LinkedIn Users Are Revolting Spammers

It's interesting what happens when a few "power users" start using a social networking Web site such as LinkedIn in ways the owners didn't intend. LinkedIn allows business users to make introductions or pass on referrals to people in their network -- people they know and trust.

However, there's a small minority of users who each have thousands of links, in an attempt to become an important hub for business introductions or recruitment. LinkedIn is trying to discourage them from using the site in this way -- LinkedIn believes it's not possible to know thousands of people well enough for them to participate on the site for personal introductions or referrals. LinkedIn is now putting a cap on the number of links a user may have.

Truth be told, the behavior of some of these self-styled "power networkers" verges on spamming in our experience. Those who are amassing thousands of links are basically spamming in order to get them. Nevertheless, we're sympathetic to both points of view. Ultimately, though, it's LinkedIn's site and it makes the rules.

... Richi Jennings

One Comment

  1. Posted January 19, 2006 at 11:59 PM | Permalink

    As a clarification, there will not be a limit on connections one can have, but only on the number of invitations one can send in one’s lifetime.

    While there is little impact on our user base at large when one decides whether or not accept an incoming invitation, sending invitations affects other members in a very real as most of us suffer from overflowing email inboxes.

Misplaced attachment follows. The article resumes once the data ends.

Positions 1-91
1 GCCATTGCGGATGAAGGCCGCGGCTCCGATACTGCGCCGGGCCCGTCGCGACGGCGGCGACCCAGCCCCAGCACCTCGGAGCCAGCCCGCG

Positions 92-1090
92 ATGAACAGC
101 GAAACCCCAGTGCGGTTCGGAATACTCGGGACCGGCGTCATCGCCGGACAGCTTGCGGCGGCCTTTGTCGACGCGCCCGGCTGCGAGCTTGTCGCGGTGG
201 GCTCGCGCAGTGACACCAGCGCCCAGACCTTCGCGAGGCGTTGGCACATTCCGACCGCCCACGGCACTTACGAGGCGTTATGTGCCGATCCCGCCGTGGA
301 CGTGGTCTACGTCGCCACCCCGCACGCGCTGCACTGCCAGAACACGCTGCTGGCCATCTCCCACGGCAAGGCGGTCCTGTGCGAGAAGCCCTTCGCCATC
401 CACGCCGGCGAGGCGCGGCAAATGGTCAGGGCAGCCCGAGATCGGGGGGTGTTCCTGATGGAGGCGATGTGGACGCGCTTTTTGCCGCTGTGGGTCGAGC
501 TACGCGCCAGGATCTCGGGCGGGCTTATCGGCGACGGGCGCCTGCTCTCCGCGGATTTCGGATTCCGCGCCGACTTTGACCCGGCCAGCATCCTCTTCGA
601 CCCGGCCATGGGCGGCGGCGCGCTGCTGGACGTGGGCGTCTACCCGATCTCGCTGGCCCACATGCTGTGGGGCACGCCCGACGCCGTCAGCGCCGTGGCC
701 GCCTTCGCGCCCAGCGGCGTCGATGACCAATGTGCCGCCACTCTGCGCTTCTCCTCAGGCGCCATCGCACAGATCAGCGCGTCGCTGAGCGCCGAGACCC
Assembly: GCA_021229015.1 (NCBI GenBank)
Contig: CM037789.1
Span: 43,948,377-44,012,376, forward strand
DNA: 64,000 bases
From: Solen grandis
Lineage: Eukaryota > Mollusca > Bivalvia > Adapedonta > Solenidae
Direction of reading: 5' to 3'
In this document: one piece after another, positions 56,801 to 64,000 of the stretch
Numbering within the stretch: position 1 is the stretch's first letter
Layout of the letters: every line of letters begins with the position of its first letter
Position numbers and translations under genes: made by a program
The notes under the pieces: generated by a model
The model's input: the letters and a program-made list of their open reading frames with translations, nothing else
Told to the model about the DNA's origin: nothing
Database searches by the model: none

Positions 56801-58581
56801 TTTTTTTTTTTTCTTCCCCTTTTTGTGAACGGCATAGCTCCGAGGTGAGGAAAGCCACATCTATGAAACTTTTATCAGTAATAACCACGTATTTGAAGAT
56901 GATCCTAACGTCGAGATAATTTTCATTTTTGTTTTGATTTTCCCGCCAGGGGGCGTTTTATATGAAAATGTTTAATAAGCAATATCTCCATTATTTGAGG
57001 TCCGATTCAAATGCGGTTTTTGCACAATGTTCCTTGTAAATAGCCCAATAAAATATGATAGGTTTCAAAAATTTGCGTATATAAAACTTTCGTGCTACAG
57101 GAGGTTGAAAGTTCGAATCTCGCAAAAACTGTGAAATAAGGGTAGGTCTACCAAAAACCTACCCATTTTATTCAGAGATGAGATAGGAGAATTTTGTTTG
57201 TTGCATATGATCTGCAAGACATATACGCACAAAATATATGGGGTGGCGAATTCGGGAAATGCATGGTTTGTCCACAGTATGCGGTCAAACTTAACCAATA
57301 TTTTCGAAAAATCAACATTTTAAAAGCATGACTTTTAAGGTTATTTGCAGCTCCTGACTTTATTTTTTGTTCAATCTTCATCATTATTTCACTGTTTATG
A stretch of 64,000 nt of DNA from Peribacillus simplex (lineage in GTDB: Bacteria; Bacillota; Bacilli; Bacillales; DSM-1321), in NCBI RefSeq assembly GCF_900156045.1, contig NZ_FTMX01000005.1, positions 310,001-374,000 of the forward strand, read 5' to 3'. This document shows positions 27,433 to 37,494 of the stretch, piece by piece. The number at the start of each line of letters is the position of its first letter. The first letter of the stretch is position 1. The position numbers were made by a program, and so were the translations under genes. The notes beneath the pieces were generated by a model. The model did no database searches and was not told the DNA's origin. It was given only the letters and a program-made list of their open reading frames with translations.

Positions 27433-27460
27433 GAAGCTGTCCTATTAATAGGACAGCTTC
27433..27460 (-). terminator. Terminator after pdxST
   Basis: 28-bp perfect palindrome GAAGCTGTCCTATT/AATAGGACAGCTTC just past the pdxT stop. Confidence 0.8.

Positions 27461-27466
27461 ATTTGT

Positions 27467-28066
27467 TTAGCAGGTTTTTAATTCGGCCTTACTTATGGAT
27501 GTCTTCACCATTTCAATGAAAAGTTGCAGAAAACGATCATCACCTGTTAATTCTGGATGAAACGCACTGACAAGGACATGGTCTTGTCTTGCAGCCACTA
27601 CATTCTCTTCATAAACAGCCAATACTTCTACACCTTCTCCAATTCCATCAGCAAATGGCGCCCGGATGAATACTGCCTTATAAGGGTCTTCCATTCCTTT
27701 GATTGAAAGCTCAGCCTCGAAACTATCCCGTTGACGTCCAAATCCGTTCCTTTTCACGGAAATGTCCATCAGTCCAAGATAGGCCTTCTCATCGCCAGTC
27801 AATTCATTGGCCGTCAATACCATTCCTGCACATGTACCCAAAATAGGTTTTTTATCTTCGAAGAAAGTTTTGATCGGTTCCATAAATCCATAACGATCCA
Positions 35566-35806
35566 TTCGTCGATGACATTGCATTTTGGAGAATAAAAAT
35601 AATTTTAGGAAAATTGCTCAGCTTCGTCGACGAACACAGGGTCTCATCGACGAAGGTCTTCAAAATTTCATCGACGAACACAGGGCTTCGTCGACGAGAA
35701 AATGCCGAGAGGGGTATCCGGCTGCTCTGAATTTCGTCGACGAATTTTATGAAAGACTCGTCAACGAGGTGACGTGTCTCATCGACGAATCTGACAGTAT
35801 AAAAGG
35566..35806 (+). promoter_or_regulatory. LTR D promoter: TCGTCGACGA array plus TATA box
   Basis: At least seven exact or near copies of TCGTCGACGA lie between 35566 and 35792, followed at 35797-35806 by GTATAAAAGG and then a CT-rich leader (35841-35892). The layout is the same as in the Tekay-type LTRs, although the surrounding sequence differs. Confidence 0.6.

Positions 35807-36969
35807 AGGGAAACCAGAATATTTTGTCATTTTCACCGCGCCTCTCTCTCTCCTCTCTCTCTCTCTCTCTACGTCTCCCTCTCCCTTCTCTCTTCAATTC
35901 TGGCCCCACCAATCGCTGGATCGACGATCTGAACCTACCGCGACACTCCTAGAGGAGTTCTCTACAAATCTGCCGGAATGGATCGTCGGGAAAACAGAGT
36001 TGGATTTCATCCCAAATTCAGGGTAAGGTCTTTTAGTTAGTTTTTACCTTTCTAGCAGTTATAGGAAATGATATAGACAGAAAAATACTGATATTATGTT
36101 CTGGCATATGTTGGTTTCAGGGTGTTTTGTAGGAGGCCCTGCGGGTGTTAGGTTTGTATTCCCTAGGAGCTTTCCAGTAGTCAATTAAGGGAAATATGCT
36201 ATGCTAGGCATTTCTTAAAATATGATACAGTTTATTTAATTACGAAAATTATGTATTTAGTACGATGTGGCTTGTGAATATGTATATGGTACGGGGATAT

Inviters get feedback from our users every day: sometimes explicitly when people decline their invitations or report them to us an unwelcome invitation; sometimes implicitly through the rate of which invitations are accepted.

    When people invite someone who is not on LinkedIn, then whether or not that person accepts their invitations has as much to do with LinkedIn as with the inviter. However, if the invitee is already on LinkedIn and accepting invitations from other people, then it really is a clear sign that someone sent an unwelcome invitation.

    Having data on millions of inviters, we saw that invitation #5,000, for example, is much more likely to be unwelcome than invitation #10. There seemed to be a distinct break point around 3,000, so that’s where we will be setting the default limit.

    However, we also learned that there are some truly connected people who send more than 3,000 invitations and people still seem to be welcoming their invitations.

    This is why users will be able to request we raise their invitation allotment if our users have generally provided implicit and explicit positive feedback on their invitations. It’s wisdom-of-the-crowds approach, which we wholeheartedly embrace.

Post a comment

You must be logged in to post a comment. To comment, first join our community.